Apology greeted by icy silence in chamber
Dáil SketchThat’s that, so.
It took nearly two decades for him to do it, but Gerry Adams has finally apologised for the shooting dead by republicans of Det Garda Jerry McCabe in Limerick in 1996.
Another box ticked on the road, going forward.
The Sinn Féin leader won’t have been expecting any thanks for this unexpected declaration in the Dáil yesterday afternoon, welcome as it might be.
Which is just as well, as his words were greeted by icy silence in the chamber.
The House had been hearing expressions of sympathy on the murder last Friday in Dundalk of Det Garda Adrian Donohoe. He died in similar circumstances to Jerry McCabe: one man gunned down by criminals robbing a post office, the other by thugs raiding a credit union branch.
The Dáil benches quickly filled as deputies came to the chamber to express their solidarity in the face of this heinous crime. The depth of their revulsion was almost palpable.
The party leaders were first to speak. The Taoiseach, then the Tánaiste, then the Fianna Fáil leader, eloquent in their expressions of anger and condemnation as they echoed the thoughts of a nation sickened by the murder of a serving garda and family man.
“Today I know I speak for everybody in this country and in this House, because today our nation speaks as one,” said Enda Kenny.
He pledged that everything possible will be done to hunt down the perpetrators and bring them to justice. “We cannot and will not rest until we have done so.”
There was a brittle tension in the air as he spoke, a raw edge to the proceedings. Like people were holding their breath, waiting.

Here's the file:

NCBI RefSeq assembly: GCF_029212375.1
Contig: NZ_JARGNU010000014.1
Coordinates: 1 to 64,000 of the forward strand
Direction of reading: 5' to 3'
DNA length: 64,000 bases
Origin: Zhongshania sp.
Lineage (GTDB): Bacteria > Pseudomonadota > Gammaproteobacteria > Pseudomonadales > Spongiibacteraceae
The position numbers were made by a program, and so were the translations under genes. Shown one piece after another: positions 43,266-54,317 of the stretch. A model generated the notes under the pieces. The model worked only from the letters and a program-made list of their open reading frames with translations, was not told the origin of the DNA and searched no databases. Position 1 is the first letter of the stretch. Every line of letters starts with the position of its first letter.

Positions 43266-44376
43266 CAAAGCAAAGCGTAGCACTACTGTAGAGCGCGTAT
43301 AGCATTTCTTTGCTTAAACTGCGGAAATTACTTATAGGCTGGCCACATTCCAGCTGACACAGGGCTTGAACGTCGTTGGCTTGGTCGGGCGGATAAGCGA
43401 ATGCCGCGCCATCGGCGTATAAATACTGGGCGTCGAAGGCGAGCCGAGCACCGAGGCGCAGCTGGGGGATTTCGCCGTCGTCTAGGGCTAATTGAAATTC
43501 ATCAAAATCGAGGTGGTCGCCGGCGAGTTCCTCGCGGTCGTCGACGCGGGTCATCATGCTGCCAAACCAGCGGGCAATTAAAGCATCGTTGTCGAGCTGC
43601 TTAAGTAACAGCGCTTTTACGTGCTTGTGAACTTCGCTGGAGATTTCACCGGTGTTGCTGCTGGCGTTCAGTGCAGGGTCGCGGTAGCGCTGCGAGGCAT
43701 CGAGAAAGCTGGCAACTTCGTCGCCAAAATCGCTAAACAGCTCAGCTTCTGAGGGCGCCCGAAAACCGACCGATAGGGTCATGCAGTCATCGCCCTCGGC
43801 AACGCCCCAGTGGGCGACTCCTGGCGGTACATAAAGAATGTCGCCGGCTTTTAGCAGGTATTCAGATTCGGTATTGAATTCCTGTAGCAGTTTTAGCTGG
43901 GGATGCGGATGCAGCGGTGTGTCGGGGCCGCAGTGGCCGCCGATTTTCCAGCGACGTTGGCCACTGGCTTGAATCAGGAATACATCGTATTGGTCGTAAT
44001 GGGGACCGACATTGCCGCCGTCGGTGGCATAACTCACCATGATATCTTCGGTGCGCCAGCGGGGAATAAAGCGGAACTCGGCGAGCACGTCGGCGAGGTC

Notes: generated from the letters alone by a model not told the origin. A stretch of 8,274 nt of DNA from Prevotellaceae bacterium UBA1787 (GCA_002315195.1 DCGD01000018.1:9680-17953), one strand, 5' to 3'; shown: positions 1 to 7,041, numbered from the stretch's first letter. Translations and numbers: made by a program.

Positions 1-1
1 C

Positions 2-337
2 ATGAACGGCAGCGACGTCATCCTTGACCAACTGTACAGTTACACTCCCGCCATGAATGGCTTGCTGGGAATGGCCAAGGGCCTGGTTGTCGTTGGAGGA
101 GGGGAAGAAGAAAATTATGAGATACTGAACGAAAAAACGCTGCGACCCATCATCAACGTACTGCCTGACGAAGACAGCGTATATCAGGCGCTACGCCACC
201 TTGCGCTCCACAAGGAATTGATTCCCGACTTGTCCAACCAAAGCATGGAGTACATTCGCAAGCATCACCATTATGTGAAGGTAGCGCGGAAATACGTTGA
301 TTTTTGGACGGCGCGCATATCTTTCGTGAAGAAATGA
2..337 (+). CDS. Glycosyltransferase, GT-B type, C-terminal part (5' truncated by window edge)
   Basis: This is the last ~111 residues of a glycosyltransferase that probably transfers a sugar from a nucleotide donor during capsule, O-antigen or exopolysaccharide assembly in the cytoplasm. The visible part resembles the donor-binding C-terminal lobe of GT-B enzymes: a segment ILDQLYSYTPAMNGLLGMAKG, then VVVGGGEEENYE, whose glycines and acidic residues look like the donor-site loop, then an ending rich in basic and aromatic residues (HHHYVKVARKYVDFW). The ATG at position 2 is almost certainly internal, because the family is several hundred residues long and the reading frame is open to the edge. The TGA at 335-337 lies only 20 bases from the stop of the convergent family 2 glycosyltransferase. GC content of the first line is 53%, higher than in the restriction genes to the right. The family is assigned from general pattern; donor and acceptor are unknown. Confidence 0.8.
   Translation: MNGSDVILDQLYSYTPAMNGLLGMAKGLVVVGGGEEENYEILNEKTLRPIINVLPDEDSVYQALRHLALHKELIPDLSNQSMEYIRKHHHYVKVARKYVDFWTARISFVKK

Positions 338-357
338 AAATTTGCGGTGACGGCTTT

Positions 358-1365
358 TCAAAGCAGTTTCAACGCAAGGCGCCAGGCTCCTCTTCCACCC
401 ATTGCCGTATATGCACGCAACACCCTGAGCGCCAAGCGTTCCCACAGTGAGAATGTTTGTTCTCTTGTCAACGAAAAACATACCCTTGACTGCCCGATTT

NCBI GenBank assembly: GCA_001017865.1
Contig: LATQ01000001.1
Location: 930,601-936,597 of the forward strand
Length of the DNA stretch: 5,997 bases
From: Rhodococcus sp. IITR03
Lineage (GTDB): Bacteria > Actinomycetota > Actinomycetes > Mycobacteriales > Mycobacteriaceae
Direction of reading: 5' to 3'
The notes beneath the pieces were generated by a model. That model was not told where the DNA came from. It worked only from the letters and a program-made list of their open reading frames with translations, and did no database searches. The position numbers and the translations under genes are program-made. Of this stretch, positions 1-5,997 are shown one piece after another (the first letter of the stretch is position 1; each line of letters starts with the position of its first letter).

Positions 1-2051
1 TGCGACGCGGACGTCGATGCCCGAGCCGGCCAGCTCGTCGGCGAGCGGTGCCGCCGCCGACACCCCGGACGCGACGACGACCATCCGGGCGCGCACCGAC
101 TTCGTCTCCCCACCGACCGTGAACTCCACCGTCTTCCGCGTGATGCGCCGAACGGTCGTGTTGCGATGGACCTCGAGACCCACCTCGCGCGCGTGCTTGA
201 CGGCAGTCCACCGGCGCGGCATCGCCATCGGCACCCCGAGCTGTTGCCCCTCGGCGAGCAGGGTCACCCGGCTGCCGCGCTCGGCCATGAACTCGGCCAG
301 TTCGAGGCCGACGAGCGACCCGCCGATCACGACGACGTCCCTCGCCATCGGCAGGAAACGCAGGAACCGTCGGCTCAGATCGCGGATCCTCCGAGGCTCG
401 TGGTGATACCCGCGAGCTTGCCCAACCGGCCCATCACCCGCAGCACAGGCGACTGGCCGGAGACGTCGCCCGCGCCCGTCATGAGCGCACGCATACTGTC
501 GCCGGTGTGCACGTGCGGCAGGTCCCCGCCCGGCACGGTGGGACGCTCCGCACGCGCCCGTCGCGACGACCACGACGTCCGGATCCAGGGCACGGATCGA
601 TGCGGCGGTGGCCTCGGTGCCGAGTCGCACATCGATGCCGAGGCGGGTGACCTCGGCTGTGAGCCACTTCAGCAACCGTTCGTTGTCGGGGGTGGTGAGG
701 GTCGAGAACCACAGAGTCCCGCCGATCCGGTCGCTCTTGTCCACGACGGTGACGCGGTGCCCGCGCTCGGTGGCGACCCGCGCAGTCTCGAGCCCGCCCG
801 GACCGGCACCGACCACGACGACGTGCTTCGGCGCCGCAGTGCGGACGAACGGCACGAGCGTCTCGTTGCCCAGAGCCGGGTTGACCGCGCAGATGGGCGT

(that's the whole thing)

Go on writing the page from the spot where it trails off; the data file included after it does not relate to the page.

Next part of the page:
“An attack on a member of the Garda Síochána is an attack on all of us,” said Eamon Gilmore, speaking of “a man who lived for the ideals of public service and service to the community”.
Micheál Martin spoke of the nation’s deep shock at the news of “the cold-blooded slaying” of Det Garda Donohoe. “The State has suffered a direct attack. There is something truly harrowing about young children being robbed of their father at such a fragile age.”
Many of the politicians had experienced this situation before. Some were experiencing that communal feeling of shock and sorrow for the first time as public representatives.
And yet, there was something deeper about what was taking place in the Dáil chamber. You could feel it.
It was because of the presence of Sinn Féin, and in particular, its leader Gerry Adams and, sitting behind him, the TD for Kerry South, Martin Ferris.
Down through the years, through a miasma of double-speak and refusals to condemn, Adams had refused to apologise outright for the IRA’s murder of Det Garda McCabe in Adare. And when his killers were released from Castlereagh jail in 2009, a smiling Ferris was waiting at the gates to drive them away.